Physical control of a vehicle while under the influence is defined in Ohio Revised Code section 4511.194. It is being in the driver’s position of the front seat and having possession of the keys. If you are parked somewhere away from your home, the officer’s will often assume that you were under the influence prior to parking and will charge you with a DUI/OVI. To avoid being charged, don’t sit in the driver’s seat. To be safe, get in the back seat if your only option is to sleep it off in the car.
Ohio physical control charge commonly comes when people decide they cannot drive home and it is cold enough to need the heat. If you can, try to avoid getting in the driver’s seat at all. Bundle up in the back seat or call for a ride. Your ride will be much happier to pick you up from a parking lot rather than a police station.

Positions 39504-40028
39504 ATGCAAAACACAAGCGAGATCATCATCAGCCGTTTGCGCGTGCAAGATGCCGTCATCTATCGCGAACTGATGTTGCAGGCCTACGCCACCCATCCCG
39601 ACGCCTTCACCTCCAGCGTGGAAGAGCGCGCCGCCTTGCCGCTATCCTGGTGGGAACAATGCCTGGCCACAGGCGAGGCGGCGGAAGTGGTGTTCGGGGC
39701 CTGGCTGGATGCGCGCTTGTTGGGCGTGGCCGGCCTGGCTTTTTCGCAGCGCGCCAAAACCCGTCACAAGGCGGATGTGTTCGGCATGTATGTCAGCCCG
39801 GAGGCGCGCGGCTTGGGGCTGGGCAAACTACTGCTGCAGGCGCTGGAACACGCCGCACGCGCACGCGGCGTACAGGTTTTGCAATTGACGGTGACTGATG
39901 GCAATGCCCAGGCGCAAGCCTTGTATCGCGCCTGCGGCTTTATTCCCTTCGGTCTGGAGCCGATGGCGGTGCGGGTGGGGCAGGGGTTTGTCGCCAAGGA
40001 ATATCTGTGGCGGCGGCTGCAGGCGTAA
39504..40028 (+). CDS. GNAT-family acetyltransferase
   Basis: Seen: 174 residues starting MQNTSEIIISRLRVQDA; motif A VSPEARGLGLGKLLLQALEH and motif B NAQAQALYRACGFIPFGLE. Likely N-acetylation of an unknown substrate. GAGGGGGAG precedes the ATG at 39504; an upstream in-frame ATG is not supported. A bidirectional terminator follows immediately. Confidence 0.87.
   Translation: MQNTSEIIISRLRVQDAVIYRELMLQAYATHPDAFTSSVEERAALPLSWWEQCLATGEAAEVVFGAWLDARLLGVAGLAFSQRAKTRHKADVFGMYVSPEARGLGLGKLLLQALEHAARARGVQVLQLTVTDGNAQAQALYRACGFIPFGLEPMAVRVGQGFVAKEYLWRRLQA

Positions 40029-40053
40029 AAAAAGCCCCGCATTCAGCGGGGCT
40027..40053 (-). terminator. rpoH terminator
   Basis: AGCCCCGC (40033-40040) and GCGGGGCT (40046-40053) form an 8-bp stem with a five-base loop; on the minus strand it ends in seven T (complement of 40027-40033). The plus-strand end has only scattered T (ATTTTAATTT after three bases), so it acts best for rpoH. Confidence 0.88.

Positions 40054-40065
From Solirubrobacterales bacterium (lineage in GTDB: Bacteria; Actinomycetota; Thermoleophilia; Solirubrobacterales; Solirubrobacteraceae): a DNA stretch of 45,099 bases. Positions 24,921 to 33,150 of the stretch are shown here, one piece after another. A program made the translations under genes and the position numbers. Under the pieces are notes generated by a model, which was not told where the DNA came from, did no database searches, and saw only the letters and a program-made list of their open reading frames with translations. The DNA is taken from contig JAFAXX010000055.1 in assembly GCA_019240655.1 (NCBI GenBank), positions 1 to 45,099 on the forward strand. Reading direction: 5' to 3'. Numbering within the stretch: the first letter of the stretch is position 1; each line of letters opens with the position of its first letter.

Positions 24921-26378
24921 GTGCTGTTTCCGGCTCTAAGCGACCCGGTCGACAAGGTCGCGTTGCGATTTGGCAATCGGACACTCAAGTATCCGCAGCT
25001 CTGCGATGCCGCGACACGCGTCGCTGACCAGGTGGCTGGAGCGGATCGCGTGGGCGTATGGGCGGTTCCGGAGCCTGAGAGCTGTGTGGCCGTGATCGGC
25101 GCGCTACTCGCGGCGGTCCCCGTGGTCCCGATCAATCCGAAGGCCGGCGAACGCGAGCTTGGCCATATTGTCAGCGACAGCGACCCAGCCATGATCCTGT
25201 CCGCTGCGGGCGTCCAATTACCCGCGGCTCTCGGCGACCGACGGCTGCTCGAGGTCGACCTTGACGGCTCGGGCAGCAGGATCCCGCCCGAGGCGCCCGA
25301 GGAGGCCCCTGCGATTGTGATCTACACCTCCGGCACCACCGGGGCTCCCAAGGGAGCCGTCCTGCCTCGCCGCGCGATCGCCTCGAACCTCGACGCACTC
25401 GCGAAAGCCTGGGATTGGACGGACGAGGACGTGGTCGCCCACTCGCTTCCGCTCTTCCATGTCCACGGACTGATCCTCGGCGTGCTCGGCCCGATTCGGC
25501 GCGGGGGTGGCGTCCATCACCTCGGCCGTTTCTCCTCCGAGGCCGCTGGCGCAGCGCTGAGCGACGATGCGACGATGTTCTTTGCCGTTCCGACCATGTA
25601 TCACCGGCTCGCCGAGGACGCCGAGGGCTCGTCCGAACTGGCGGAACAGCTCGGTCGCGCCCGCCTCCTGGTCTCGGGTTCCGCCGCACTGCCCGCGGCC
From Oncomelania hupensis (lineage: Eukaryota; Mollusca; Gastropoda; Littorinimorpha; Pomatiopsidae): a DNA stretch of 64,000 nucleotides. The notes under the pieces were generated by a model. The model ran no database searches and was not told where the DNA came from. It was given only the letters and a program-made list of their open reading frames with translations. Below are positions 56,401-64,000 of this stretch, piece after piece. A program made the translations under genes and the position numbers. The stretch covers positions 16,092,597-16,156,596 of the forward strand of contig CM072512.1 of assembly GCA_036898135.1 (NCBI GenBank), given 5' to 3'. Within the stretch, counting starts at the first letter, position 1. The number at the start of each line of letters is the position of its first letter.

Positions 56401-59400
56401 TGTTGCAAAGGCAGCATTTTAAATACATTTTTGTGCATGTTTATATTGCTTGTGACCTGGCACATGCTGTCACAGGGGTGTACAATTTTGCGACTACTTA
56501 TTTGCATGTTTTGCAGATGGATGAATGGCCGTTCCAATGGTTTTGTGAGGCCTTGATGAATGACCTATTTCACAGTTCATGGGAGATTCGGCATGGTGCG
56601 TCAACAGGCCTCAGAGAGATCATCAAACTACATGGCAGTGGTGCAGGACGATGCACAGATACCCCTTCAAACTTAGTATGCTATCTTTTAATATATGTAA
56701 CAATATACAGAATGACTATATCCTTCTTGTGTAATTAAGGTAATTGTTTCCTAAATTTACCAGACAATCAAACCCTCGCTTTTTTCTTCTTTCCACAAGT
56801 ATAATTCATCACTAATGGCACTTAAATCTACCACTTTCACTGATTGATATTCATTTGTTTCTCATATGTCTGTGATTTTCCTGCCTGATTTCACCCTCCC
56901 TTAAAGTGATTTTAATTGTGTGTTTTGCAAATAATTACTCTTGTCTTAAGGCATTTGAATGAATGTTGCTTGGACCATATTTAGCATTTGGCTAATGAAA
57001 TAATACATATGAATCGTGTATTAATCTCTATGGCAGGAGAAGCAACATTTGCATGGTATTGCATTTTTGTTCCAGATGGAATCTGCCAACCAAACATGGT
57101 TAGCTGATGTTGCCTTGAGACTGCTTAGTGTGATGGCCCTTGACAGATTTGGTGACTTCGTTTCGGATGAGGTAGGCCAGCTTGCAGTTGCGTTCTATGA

Unlike a DUI/OVI, there is no mandatory minimum of 3 days in jail and no mandatory license suspension. The penalties for a physical control include potential jail time up to 180 days, a fine of up to $1000, and an optional license suspension up to 1 year.
Upon discovering some weaknesses in an OVI case, a common resolution is a reduction from the OVI to a physical control. An Ohio physical control is still an alcohol related offense, but a conviction won’t result in any points on your license. If you are close to your 12-point limit in a 2-year period, this may be a good option. If you don’t have a point problem, a reduction to reckless operation may be more favorable.